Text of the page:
A moment in time
By Jerome Veldsman
QBE Insurance (International) v Allianz Australia Insurance, a decision of the New Zealand Court of Appeal on 5 July 2018, dealt with the question when exactly did a substituting short-term insurer go on risk.
The insured had insured an immovable property situated in Christchurch with QBE from “04/09/2009” to “4pm on 04/09/2010“. The insured’s broker informed QBE in August 2010 that the insured would not renew the policy, The broker then by email and telephone communications arranged new cover for the insured with Allianz from “04/09/2010” to “4pm on 04/09/2011“. The broker and Allianz did not mention at what time of day on of 4 September 2010 Allianz would go on risk.
At 4H35 in the morning of 4 September 2010 a major earthquake struck Christchurch, and caused significant damage to the property.
QBE accepted it was liable for the earthquake damage under its policy. However, QBE sought a 50% contribution from Allianz on the basis that at 4H35 in the morning of 4 September 2010 both insurers were on risk.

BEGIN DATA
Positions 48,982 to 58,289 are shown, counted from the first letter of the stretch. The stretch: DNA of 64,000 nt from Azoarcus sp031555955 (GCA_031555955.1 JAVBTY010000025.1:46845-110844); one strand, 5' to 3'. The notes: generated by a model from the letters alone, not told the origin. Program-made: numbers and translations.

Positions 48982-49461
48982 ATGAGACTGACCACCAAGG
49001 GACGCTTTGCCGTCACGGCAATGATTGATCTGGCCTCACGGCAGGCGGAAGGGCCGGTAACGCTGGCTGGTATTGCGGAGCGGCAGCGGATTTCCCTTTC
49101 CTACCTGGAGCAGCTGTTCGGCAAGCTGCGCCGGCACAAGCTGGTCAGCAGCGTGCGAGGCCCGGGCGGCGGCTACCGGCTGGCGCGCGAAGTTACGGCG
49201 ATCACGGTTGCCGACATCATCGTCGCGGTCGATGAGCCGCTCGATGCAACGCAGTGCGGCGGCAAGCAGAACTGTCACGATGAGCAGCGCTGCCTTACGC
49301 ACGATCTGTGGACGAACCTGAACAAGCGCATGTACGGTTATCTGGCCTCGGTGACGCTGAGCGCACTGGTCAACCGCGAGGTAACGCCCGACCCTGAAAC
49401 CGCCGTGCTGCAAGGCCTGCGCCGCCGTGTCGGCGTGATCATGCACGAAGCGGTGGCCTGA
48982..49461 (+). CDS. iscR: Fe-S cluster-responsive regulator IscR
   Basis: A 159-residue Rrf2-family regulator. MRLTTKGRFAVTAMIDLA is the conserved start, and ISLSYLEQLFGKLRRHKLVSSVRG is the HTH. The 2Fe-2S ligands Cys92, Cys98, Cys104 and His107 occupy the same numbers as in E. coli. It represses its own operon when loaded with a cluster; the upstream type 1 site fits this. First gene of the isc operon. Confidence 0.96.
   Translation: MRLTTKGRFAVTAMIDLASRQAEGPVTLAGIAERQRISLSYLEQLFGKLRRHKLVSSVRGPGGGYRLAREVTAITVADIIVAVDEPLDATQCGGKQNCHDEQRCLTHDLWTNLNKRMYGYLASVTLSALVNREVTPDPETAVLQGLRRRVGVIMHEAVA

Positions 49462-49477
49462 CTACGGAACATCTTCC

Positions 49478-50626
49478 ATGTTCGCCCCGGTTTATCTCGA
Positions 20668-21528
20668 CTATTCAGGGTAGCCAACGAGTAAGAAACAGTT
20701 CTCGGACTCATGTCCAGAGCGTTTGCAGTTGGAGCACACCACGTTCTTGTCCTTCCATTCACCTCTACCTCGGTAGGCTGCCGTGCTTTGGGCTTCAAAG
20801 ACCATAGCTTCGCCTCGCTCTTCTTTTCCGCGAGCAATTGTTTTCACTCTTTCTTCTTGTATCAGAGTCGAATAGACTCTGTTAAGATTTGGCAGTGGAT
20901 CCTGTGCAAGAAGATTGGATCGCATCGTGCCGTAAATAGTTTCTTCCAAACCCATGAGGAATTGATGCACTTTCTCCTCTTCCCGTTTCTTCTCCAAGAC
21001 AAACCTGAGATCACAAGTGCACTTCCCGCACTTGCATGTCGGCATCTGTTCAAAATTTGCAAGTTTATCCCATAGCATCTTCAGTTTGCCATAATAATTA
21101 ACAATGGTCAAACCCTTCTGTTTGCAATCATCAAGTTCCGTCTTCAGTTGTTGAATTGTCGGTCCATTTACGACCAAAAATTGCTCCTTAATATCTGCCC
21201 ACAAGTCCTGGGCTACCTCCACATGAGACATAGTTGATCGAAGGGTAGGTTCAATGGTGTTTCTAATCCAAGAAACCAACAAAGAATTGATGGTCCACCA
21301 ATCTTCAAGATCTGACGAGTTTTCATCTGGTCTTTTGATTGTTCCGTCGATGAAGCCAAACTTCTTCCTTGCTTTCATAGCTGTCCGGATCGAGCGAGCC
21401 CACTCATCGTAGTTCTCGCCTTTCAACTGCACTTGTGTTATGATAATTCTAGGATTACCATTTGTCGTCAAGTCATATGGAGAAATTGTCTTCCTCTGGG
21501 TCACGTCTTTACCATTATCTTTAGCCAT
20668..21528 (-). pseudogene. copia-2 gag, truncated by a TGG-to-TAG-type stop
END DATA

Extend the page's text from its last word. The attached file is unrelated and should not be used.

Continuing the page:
In a short judgment the Court of Appeal found against QBE. It held that it was immaterial that the broker and Allianz did not discuss a specific start time. Implicitly, what they did discuss and agree on was that the Allianz policy was to take over from the existing QBE policy on the expiry of the QBE policy, whatever time that might be.
The decision is perhaps consistent with usual practice and industry norms, but to be on the safe side a substituting insurer ought to specify the time of day on which it goes on risk. And the decision could have gone the other way had it been argued that in an abundance of caution the broker had arranged overlapping insurance for the transition day.